Add to this the growing – and deepening – levels of joblessness in the two formerly industrial belts, which for some years have turned desolate, and you have a near-perfect recipe that any political party seeking to make inroads in Bengal’s politics could stir in a communal cauldron.
Kolkata: BJP workers participate in a bike rally organised on Ram Navami in Kolkata, on March 25, 2018.
When the Bengal Sangh Parivar organised Ram Navami processions in 2017 in Kolkata and a few adjoining places, the participants, including school-going children, were armed with tridents, swords and an assortment of other sharp-edged weapons. This was unseen and unheard of in Kolkata, leave alone other sub-divisional towns of Bengal. It was a “dry run”, a mere testing of the waters.
Last year’s bellicosity of the Sangh Parivar, which has been slowly but surely seeking to get a foothold in the state since the BJP national leadership made it absolutely clear in 2014 that it will take to its characteristic politico-religious programmes to challenge the ruling Trinamool Congress, there was no doubt whatsoever that it would marshal all its resources to keep the communal pot boiling.
It was a signal – and a warning – to the Mamata Banerjee-led TMC that not only would the Sangh exploit its Hindutva programme(s) across Bengal to make electoral capital, but it would also unabashedly unleash its characteristic brand of communal politics, for which the state was primed once the Left had been dislodged from power and reduced to a rump grouping incapable of keeping its flock of cadres together.
Branded as a chief minister who had bent over backwards to appease Bengal’s nearly 30 percent-strong Muslim minority, and faced with the BJP’s imminent threat, Mamata resorted to her own brand of communal politics. She first coaxed, then cajoled, and then began to openly woo the caste Hindus who had begun to flirt with Hindutva.
The communal violence in Kakinara, Asansol and even in the tribal district of Purulia was waiting to happen as both the BJP and the TMC resorted to competitive “ethnic outbidding” in which both parties have now begun to adopt ever more extreme positions over a range of issues.
For a state that never cared for Ram Navami, this year, the smallest pockets saw young and old gather to celebrate. These issues include so-called Muslim appeasement, illegal immigration from Bangladesh, defence of Hindus, celebrating Hindu socio-religious functions, etc, that are perceived by political elites to have some bearing on elections. While the BJP has strong incentives to “demonise” the religiously homogeneous Muslims, who are perceived to be captive voters of the TMC, the ruling party has sensed that in order to offset the gains by the former it must do all it can to wean away potential Hindu voters from swinging right.
Now that the process has begun in earnest, with all the usual rhetoric in place, both the BJP and the TMC will try to outdo each other in competing for both Muslim and Hindu votes. The BJP’s high levels of anti-Muslim rhetoric is matched by the TMC’s pro-Hindu flirtations. Needless to say, competing hostilities and defence could reach a tipping point and unleash the communal genie in ways that could prove disastrous for Bengal.
Why are demographic data for Raniganj and Kakinara important from an electoral perspective? While Raniganj, which is on the Howrah-Dhanbad section of the Indian Railways, has about 22 percent Muslims, Kakinara (on the Sealdah-Naihati line) has upwards of 13 percent of people belonging to the minority community.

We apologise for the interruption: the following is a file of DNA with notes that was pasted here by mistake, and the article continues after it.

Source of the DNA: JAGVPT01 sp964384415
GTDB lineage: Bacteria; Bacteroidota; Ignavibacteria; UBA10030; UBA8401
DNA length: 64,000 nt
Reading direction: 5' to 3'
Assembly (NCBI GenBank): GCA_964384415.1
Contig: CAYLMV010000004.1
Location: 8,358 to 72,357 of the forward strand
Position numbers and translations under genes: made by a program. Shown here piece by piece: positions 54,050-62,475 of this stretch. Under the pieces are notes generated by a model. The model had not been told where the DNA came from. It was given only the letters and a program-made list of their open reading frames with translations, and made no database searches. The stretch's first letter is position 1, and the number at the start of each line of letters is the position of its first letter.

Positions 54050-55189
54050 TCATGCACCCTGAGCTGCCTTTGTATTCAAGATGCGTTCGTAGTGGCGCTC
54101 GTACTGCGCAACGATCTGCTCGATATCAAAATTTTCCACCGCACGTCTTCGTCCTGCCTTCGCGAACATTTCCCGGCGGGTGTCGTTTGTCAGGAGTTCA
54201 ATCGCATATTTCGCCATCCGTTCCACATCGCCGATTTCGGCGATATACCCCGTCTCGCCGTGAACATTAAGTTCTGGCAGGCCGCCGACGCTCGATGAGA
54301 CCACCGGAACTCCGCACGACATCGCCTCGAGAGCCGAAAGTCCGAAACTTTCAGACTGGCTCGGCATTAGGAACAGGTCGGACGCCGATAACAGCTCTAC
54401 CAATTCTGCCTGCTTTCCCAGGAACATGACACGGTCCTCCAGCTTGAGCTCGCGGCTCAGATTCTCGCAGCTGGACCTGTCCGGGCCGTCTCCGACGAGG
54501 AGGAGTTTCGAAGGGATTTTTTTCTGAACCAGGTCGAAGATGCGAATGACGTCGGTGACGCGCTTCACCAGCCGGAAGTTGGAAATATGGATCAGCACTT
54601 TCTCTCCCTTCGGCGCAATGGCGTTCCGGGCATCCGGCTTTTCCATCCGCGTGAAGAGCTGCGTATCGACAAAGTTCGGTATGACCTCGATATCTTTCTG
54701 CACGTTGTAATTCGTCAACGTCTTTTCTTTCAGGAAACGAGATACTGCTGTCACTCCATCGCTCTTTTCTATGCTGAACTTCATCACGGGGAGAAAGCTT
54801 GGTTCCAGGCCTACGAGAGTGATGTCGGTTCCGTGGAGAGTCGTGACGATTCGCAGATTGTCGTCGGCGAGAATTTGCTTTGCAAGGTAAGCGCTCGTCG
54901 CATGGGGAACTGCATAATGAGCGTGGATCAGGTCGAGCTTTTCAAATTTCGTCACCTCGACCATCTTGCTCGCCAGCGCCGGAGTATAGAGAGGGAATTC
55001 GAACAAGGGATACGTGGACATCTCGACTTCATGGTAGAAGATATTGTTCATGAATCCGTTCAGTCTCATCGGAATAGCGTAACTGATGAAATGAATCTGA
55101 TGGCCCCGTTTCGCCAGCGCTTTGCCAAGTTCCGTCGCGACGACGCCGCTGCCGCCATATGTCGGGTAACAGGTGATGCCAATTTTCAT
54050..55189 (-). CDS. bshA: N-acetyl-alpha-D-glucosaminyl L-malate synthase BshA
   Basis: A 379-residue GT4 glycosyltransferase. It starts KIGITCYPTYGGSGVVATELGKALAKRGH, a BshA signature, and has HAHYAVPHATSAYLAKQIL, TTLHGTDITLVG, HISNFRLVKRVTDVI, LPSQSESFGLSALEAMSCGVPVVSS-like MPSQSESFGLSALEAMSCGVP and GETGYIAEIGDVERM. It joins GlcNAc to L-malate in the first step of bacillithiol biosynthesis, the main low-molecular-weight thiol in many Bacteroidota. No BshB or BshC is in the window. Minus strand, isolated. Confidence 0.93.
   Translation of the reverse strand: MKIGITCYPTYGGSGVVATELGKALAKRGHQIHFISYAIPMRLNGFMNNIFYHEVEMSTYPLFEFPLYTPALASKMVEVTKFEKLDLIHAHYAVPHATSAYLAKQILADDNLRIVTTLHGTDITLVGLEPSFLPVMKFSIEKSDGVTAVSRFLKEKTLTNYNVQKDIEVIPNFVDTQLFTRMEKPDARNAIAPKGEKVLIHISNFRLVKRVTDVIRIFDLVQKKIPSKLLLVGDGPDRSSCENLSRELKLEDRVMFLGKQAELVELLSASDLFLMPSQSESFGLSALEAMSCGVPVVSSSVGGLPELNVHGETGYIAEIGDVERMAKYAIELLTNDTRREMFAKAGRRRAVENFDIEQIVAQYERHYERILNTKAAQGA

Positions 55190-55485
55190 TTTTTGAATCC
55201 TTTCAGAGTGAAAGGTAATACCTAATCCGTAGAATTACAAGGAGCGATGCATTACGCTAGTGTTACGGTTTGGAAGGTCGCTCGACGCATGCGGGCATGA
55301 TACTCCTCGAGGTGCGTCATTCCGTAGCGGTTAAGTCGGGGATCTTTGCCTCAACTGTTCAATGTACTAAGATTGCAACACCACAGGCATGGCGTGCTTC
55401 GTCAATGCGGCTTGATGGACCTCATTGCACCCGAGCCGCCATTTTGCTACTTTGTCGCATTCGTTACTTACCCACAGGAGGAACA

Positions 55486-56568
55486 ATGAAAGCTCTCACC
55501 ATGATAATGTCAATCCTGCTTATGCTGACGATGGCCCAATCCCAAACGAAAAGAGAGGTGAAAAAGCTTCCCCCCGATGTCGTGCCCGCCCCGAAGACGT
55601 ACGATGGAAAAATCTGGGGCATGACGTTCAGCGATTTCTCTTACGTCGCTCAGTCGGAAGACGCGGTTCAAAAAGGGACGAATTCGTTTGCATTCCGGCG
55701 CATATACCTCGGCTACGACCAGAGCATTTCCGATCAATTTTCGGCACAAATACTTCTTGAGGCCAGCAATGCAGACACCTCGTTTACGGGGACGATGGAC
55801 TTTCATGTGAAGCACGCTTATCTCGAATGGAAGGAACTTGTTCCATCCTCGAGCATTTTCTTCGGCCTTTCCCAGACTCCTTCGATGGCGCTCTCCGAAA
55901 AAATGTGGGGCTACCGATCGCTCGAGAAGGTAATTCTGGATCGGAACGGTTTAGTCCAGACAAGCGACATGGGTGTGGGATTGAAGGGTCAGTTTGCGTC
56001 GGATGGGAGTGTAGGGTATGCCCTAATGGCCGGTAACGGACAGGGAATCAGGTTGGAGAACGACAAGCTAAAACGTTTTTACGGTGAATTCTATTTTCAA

The Muslims in both Raniganj and Kakinara are Hindi-speaking and both places have a sizeable population of Hindi-speaking Hindus who, years ago, formed the labour force in sundry factories, paper mills and coalfields in these two distinct belts.
Over the last 20-25 years, as factories and other small-scale industries in these two thickly-populated belts ground to a halt, every available square metre of land, especially along the railways tracks, was occupied by Hindu immigrants from Bangladesh.
A giant Hanuman murti at a BJP-organised Ram puja in Bengal’s Rampurhat.
These Bengali-speaking Hindus and the bulk of the Hindi-speaking Hindus, especially in towns easily accessible from Kolkata, have today turned ardent admirers of the BJP’s brand of politics. The rapid inroads of the RSS in these areas has been matched by its target groups’ growing interest in communal politics. In other words, communal politics has found traction among sections of the Hindu population in these belts – a polarising phenomenon that will certainly creep into Kolkata over time.
Another view that has emerged is that the fomenting of trouble in Raniganj, which is part of BJP MP Babul Supriyo’s Lok Sabha constituency, was partly an outcome of the leader’s sagging popularity. Some political observers believe that party functionaries owing allegiance to Supriyo, who is Union Minister of State for Heavy Industries and Public Enterprises, “engineered” the violence using the occasion of Ram Navami and the attendant parades as a means to bolster Supriyo’s image. Supriyo went a step further: as groups battled on the streets with swords, bombs and fire, the minister posted a torrent of tweets and graphic-content videos on social media, which he explained away by claiming to be his version of the “truth”. Reports from Kolkata indicate that not just in Raniganj, Kakinara and Purulia, but the Sangh and the BJP organised Ram Navami parades at Kandi in Murshidabad and Chandannagar in Hooghly area.
The growth, extent and the violence engendered in the name of Ram has been characterised as “people’s enlightenment” by Bengal BJP chief Dileep Ghosh. His colleague in the Vishwa Hindu Parishad, Sachindranath Sinha, has claimed that the Sangh will organise a series of rallies, marches and parades till 31 March when different units of the political right will observe Hanuman Jayanti.